Mississippi needs to reform our regulatory and licensing burdens. Our current policies only serve to increase costs for business owners and consumers, while limiting choice for individuals and career opportunities for would-be entrepreneurs.
It would take the average person more than 13 weeks to wade through the 9.3 million words and 117,558 restrictions in Mississippi’s regulatory code.
Lemonade Day 2019 is coming to the Golden Triangle. It’s a celebration that helps today’s youth become tomorrow’s entrepreneurs.
Did you know that Mississippi has a law on the books that allows licensing boards to suspend or revoke your professional license if you default on your student loans?
A few years ago, the Mississippi legislature adopted a cottage food operators law, bringing the industry, those who bake goods at home and then sell to the public, into the light.
The prospect of a movie star eating at a local restaurant or a movie being filmed in your home town is appealing to most people. Yet it shouldn’t be funded by taxpayers.
It has often been said that government does not create jobs, it merely creates the environment that encourages, or in some cases, discourages, job growth. When it comes to occupational licensing, the emphasis is on discouraging job growth.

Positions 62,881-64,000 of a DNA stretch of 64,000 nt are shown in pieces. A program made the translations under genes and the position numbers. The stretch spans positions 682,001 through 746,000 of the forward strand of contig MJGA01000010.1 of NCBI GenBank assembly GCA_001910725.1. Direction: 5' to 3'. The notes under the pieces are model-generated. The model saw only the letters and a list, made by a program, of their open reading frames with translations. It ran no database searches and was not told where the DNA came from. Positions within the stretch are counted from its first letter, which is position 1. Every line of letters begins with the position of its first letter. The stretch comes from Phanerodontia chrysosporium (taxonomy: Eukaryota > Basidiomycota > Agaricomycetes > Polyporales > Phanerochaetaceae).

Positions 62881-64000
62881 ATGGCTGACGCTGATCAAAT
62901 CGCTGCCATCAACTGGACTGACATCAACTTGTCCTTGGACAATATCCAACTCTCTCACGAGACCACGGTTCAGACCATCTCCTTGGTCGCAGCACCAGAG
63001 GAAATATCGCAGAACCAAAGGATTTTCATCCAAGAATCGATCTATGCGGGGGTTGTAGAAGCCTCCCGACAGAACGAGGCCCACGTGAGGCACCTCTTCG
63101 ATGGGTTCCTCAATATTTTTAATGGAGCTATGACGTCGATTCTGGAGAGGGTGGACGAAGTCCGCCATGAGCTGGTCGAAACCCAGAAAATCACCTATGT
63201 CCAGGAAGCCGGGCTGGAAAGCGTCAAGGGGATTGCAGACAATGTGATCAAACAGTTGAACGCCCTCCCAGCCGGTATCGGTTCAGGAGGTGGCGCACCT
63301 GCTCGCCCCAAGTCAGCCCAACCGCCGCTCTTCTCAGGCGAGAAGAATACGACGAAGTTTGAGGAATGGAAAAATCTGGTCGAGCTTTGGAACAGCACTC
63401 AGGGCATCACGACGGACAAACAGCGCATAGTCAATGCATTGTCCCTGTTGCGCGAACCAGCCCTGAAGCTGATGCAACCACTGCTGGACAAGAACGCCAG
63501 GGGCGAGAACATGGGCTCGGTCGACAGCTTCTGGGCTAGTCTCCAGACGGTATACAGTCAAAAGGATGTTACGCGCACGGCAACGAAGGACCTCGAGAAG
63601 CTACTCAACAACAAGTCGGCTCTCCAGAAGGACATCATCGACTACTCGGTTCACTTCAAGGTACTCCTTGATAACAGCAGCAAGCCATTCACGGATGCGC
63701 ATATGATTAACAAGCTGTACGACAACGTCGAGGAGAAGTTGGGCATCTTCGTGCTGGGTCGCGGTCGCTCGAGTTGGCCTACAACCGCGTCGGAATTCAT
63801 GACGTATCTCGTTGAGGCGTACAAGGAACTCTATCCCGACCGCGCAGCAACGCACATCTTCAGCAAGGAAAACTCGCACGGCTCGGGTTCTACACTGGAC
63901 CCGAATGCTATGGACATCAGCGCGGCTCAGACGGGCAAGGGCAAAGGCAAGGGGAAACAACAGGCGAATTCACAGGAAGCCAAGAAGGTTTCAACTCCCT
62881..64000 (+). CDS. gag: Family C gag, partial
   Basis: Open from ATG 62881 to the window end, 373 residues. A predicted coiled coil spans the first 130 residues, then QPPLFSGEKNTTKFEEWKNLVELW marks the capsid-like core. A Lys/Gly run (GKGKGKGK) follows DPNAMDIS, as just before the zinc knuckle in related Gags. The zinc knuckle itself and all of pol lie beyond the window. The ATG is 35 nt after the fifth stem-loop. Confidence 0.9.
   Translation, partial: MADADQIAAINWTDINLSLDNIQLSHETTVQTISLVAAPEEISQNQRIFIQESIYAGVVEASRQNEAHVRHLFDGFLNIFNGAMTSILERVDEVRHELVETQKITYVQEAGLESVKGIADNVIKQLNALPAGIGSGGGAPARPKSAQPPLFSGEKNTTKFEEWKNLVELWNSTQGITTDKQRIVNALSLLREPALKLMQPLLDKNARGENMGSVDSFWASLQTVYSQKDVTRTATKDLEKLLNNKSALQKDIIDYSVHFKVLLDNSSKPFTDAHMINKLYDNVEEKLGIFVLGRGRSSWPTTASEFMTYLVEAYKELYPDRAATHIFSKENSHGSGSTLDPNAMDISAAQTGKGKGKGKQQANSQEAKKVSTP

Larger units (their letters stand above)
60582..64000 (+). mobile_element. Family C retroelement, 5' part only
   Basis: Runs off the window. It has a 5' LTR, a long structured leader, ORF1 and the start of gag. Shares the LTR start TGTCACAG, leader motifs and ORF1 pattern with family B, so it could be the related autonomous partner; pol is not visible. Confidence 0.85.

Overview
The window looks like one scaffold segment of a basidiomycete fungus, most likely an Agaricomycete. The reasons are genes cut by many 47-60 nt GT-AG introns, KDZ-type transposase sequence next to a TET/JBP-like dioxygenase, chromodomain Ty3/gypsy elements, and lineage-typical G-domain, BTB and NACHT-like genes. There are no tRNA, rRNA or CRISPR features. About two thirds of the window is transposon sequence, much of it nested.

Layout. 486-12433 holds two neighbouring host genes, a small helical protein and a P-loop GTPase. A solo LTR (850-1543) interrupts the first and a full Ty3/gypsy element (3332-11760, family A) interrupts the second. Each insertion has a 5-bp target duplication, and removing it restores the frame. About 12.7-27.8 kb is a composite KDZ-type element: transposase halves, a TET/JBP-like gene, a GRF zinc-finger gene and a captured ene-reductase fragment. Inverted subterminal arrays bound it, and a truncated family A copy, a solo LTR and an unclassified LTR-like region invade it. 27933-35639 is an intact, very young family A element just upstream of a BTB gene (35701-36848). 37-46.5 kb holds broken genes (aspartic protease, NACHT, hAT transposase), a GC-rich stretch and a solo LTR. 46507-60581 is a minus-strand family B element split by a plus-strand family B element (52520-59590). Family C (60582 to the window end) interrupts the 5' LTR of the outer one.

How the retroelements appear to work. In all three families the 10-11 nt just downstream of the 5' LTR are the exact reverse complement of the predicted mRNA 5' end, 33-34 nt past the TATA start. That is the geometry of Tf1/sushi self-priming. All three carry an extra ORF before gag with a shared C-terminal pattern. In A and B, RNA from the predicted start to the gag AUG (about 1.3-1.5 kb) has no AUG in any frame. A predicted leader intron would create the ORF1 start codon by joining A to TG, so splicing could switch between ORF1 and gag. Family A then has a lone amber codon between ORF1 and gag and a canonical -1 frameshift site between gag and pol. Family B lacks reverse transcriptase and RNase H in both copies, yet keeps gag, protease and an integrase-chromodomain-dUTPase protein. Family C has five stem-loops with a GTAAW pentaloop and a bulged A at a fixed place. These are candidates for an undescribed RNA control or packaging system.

Colleges and universities are supposed to be places where curiosity is developed and intellectual debate in encouraged. But with each passing day, it appears that the debate part of the equation is limited in favor of indoctrination, or at a minimum, silence.
Few people would argue with the beauty of a California sunset. The bright lights of Times Square are tough to compete with. But there is one thing that can top the allure of California or Manhattan: your pocketbook.
There is a common assumption that we often hear about Mississippi government. It is that the government is too small and we have reduced taxes too much.